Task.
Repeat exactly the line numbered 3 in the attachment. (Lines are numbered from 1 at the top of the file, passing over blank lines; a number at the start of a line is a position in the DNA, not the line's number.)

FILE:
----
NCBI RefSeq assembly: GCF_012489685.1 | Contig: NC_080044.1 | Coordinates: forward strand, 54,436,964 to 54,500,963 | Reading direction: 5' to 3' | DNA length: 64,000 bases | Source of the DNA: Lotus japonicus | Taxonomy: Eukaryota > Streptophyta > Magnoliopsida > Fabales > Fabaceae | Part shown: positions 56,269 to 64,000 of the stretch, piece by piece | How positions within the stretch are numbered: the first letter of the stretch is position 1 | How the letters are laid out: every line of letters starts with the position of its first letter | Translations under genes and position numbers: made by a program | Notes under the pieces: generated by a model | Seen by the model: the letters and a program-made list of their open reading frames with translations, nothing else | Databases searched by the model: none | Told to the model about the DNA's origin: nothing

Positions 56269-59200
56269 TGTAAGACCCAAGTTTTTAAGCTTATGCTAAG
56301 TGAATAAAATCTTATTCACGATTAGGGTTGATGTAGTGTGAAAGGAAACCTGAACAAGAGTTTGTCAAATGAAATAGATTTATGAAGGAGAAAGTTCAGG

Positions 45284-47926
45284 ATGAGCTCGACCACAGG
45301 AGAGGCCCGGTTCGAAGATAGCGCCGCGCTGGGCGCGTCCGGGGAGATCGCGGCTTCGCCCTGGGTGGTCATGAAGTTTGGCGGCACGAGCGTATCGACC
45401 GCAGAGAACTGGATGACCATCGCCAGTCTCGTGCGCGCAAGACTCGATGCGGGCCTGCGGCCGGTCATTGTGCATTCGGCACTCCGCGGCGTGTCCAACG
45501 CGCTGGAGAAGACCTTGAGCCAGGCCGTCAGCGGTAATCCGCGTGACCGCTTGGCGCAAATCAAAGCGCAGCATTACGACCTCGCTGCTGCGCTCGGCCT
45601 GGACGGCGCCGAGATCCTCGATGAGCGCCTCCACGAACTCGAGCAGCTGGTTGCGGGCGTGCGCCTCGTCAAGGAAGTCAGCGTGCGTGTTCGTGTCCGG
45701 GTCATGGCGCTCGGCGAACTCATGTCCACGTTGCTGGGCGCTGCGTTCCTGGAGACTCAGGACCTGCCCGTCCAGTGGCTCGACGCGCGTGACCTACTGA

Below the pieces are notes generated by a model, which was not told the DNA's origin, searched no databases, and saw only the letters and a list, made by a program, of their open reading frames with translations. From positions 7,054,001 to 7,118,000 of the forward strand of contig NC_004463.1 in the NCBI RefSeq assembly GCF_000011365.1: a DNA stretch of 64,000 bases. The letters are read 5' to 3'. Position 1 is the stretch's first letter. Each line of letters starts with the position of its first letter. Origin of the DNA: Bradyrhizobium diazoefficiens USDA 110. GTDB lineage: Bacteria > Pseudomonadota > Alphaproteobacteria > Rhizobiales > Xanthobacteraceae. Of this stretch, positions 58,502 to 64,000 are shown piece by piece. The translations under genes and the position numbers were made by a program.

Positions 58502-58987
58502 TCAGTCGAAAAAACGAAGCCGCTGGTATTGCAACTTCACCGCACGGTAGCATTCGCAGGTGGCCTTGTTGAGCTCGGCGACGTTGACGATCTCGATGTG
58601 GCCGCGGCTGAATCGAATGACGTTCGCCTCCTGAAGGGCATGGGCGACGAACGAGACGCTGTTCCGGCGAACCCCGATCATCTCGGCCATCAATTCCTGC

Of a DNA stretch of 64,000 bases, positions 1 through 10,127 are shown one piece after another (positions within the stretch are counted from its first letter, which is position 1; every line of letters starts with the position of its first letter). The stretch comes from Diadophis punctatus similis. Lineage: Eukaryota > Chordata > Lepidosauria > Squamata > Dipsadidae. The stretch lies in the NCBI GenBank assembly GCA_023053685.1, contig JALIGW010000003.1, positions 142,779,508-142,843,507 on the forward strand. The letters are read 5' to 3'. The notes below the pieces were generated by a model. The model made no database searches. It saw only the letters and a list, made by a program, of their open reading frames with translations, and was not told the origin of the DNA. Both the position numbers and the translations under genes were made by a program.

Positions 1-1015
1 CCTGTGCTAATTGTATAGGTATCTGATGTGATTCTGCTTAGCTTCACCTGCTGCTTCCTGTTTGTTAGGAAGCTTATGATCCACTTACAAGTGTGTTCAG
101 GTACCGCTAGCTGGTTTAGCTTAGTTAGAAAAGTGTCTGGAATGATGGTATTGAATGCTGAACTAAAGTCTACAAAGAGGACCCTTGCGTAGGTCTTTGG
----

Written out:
56269 TGTAAGACCCAAGTTTTTAAGCTTATGCTAAG